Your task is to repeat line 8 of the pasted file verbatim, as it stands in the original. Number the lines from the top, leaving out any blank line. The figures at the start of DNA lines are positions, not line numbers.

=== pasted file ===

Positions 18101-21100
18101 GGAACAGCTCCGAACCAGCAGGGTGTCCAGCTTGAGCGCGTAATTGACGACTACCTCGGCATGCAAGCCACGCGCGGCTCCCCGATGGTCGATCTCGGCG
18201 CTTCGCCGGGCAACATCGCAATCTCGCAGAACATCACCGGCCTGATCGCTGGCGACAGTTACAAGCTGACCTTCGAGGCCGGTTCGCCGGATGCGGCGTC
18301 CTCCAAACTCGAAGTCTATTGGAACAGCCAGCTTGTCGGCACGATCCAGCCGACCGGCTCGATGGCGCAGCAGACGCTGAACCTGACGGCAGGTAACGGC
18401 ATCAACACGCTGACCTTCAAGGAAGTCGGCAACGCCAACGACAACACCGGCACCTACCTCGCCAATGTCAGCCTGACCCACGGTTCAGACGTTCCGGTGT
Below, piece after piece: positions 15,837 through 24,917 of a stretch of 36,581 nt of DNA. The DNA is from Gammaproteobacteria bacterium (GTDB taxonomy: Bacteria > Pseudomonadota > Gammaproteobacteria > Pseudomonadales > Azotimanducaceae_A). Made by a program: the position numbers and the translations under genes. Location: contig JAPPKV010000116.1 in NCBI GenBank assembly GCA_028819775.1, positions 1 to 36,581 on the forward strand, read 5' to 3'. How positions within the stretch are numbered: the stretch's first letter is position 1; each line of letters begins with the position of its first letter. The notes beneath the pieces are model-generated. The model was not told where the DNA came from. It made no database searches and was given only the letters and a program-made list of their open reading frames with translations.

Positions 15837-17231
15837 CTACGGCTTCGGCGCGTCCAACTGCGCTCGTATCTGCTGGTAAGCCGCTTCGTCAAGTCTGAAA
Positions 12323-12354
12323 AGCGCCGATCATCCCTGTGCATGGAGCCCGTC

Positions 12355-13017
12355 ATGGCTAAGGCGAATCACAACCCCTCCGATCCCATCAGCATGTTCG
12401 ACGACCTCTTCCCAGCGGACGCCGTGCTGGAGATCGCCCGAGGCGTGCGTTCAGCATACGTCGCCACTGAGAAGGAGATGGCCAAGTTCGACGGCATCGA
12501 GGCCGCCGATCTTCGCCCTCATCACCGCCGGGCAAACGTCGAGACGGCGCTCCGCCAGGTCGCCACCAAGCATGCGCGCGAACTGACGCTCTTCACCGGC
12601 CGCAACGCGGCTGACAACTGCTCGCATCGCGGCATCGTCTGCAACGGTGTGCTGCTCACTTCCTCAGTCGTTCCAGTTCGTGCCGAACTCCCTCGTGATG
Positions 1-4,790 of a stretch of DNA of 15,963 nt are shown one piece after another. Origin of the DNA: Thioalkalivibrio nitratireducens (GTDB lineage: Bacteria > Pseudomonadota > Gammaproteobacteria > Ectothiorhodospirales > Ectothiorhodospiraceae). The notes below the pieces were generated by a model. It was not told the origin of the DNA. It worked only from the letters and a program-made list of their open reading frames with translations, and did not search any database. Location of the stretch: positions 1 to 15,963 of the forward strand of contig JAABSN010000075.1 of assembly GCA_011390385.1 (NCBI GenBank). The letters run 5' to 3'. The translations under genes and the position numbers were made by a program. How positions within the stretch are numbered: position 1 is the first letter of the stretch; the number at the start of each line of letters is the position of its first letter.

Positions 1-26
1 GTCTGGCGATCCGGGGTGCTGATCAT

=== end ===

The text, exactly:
15837 CTACGGCTTCGGCGCGTCCAACTGCGCTCGTATCTGCTGGTAAGCCGCTTCGTCAAGTCTGAAA